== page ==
The pond was introduced at the London Metals Exchange, LME, in 1912, was suspended in 1985, because of the strong crisis in the sector, and then can return for good in 1989.
Futures contract-specific features of the pond
Contract: Pond at 99.85% with reference to BS3252: 1986
Lot Size: 5 tonnes (with a tolerance of +/-2)
Margin per Lot: $ 8,010
The Tin is a chemical element in the periodic table that has the symbol Sn and atomic number 50. This silvery metal and malleable, it oxidizes easily in air and resists corrosion is used in many alloys and to coat other metals more vulnerable to corrosion. Tin is obtained chiefly from cassiterite, a mineral that is present in the form of oxide.
Pewter is a malleable metal and ductile silvery white with a crystal structure that results in a characteristic squeal when a bar of Tin is bent (the noise is caused by disruption of crystals): when heated, loses its elasticity and becomes brittle. This metal resists corrosion from distilled sea water and drinking water, but can be attacked by strong acids, alkalis and salts from acid. The pool acts as a catalyst in the presence of dissolved oxygen in the water, which accelerates the chemical attack.
Tin Sn 2 diatomic molecules form when heated in air. This diatomic form is slightly sour and salt form (stannati) if in contact with basic oxides. The pond can be easily polished and used as a protective coating for other metals, in order to protect them from corrosion and chemical agents. It also combines with chlorine and oxygen, and hydrogen from acids in solution.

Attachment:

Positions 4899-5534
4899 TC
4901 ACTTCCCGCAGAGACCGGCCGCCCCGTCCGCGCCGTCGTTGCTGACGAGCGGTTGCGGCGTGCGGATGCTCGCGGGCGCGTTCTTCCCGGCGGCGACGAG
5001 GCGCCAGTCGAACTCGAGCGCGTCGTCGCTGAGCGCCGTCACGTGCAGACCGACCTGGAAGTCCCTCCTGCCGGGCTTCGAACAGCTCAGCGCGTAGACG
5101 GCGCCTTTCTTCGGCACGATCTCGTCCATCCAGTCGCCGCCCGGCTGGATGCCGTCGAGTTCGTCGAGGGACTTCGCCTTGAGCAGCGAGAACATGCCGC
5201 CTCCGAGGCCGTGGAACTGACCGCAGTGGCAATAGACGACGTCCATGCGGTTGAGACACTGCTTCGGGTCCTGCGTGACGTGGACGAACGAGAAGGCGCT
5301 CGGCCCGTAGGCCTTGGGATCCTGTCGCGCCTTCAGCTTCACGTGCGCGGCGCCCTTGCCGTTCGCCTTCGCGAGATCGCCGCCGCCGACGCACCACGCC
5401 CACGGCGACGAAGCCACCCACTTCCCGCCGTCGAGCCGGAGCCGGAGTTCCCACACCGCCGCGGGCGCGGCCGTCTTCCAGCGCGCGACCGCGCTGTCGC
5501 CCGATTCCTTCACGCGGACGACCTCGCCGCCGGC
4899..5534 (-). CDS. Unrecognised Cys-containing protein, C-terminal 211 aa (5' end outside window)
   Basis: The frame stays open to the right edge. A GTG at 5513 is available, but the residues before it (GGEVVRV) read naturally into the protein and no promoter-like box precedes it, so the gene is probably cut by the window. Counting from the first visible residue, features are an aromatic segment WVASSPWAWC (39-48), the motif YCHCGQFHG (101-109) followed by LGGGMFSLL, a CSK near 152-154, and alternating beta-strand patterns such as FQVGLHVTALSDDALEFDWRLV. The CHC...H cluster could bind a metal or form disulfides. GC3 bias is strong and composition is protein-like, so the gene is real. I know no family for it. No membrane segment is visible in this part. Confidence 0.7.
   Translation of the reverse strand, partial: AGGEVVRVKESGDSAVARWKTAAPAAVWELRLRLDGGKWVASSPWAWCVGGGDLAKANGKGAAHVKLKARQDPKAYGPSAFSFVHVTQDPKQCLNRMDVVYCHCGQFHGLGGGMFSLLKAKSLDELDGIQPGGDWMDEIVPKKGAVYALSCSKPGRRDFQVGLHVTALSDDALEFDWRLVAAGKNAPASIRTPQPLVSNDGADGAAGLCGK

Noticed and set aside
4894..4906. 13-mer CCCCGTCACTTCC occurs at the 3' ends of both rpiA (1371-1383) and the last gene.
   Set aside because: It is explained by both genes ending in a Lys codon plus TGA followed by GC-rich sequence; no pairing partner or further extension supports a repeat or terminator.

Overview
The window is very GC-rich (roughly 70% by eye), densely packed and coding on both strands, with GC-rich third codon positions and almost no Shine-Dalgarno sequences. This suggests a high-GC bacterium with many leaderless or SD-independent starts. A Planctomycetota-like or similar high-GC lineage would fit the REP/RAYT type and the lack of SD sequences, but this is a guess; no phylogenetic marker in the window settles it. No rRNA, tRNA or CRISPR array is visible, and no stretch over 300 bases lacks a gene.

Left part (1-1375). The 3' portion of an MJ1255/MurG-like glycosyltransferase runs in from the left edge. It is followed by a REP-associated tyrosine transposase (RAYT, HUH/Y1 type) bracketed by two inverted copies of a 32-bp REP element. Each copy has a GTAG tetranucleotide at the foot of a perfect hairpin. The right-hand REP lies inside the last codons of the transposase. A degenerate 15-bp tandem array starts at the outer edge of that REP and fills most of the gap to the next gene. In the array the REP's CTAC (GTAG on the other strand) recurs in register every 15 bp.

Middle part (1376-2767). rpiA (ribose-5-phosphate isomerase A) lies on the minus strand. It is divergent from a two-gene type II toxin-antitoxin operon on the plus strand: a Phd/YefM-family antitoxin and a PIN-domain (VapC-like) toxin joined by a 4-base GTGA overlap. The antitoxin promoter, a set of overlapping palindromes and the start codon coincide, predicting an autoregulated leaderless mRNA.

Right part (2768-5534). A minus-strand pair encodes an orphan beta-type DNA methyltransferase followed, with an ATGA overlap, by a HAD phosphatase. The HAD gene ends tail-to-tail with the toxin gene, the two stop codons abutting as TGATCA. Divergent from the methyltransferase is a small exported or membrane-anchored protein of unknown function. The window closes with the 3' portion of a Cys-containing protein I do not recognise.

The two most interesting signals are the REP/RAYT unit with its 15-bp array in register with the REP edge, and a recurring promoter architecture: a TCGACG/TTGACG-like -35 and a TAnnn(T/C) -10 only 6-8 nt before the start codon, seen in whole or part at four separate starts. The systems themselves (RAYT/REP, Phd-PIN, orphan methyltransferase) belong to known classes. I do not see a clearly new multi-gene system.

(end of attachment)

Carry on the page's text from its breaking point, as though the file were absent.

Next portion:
The pond easily binds with iron and was used in the past for lead, zinc and steel to prevent corrosion.
Containers, cans and tins, in tinplate (tinned steel sheet) are still widely used to preserve foods, a use that covers much of the world market for metallic Tin.
About 35 countries worldwide have tin mining activities, and in virtually every continent there is a major producer of Tin. Metallic Tin is produced by reducing the ore with coal in a reverberatory furnace. The pond is relatively scarce element in the Earth's crust, with a relative abundance of about 2 ppm, compared with 94 ppm for zinc, the 63 ppm for copper, and 12 ppm for lead. Most of the world's Tin deposits are alluvial in nature, and half of them are in Southeast Asia the only important ore from mining point of view is cassiterite (Sno 2), but small quantities of Tin are obtained from complex sulfides such as stannite, cylindrite and tealite
Small quantities of Tin that can be found in canned foods are not harmful to humans.